- Running On Faith
- White Room
- Sunshine Of Your Love
- Watch Yourself
- Have You Ever Loved A Woman
- Worried Life Blues
- Hoodoo Man
Eric Clapton, who had not released a live album since 1980, had several good reasons to release one in the early '90s. For one thing, his spare backup band of keyboardist Greg Phillinganes, bassist Nathan East, and drummer Steve Ferrone was his best live unit ever, and its powerful live versions of Cream classics like "White Room" and "Sunshine of Your Love" deserved to be documented. For another, since 1987 Clapton had been playing an annual series of concerts at the Royal Albert Hall in London, putting together various special shows (blues nights, orchestral nights, etc.). 24 Nights, a double album, was culled from two years of such shows, 1990 and 1991, and it demonstrated the breadth of Clapton's work, from his hot regular band to assemblages of bluesmen like Buddy Guy and Robert Cray to examples of his soundtrack work with an orchestra led by Michael Kamen. The result was an album that came across as a lavishly constructed retrospective and a testament to Clapton's musical stature. But it made little impact upon release (though it quickly went gold), perhaps because events overcame it -- three months later, Clapton's elegy for his baby son, "Tears in Heaven," was all over the radio, and a few months after that he was redefining himself on MTV Unplugged -- a live show as austere as 24 Nights was grand. Still, it would be hard to find a more thorough demonstration of Clapton's abilities than the one presented here.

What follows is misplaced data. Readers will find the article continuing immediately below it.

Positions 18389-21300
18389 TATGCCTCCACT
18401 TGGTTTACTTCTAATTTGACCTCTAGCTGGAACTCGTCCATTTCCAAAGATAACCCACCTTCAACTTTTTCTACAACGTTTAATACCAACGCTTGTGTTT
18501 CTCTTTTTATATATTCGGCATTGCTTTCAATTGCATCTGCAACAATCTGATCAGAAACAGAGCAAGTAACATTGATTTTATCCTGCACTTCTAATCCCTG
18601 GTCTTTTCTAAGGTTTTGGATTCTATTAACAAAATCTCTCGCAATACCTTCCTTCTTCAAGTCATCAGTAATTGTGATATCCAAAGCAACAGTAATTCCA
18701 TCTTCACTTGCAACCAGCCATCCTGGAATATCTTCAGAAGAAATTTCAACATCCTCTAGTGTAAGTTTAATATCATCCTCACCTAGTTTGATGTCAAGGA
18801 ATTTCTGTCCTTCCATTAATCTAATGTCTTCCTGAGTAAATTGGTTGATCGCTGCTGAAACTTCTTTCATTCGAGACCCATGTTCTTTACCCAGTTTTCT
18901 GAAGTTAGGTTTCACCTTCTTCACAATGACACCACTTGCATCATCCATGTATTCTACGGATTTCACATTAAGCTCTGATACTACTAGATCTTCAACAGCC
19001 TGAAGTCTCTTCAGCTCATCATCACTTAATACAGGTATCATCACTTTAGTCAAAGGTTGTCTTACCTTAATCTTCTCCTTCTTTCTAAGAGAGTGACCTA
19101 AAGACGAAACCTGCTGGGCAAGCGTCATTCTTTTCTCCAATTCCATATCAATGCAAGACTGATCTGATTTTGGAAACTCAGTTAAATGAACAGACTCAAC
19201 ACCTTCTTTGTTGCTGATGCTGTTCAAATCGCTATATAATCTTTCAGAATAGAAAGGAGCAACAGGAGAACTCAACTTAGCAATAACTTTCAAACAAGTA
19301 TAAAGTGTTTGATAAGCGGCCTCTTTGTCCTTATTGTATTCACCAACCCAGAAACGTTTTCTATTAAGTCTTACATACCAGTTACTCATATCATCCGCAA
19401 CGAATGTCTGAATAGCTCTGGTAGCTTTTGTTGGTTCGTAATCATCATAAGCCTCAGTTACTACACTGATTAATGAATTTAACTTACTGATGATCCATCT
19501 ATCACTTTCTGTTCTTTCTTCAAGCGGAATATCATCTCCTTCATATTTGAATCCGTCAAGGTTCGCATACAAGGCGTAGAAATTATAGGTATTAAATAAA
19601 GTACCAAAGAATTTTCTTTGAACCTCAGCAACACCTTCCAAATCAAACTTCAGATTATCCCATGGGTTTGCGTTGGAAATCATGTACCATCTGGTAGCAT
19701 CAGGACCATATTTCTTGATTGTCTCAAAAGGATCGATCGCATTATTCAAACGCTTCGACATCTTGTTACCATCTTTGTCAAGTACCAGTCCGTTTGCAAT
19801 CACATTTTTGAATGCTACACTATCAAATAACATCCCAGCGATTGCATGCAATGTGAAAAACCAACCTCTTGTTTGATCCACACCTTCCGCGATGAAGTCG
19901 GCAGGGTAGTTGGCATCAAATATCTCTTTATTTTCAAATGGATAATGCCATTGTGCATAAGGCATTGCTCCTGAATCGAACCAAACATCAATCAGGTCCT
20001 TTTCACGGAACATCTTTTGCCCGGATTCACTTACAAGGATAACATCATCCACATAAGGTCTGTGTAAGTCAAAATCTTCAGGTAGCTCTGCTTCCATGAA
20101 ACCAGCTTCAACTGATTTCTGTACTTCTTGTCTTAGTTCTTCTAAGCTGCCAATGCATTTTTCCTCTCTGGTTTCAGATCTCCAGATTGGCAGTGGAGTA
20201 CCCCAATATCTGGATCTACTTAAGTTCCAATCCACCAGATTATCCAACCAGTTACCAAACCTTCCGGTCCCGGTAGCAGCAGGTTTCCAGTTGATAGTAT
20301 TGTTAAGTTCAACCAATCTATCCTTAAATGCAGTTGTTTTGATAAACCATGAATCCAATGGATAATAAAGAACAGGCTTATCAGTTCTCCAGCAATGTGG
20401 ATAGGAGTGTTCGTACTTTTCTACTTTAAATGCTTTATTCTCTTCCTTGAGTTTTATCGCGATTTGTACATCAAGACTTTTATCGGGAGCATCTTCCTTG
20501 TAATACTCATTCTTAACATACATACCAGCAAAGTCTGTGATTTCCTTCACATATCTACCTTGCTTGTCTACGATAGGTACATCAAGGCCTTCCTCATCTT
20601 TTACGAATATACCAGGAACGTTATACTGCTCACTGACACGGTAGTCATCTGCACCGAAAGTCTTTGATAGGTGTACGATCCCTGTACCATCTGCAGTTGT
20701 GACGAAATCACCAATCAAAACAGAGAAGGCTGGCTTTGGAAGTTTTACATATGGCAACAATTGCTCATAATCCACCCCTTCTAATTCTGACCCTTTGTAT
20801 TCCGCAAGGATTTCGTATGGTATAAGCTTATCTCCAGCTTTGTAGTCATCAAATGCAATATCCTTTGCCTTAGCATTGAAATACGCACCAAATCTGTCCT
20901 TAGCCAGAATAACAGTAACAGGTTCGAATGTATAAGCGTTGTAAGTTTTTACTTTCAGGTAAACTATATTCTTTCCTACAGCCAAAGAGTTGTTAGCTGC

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Clapton still was playing excellent guitar but the fire seemed to be leaving his music. These CDs are well done but something is gone, Compare them to Layla or 461 Ocean Boulevard and you can see that Eric is losing the spark that made him a 60s and mid 70s superstar.
I've enjoyed this album since I first purchased it back in 1991. Not a true Clapton fan at the time I was quickly won over by the range demonstrated on this album. Clapton shows off his talent in every format on this album. It's rare to find a musician sharing his enjoyment of what he does through such a broad spectrum of sounds. There is not a cut on this album that get's skipped while it's in the CD player. My personal favorite is Bad Love, which is truly an inspired performance by the band. Just gutsy and rolling.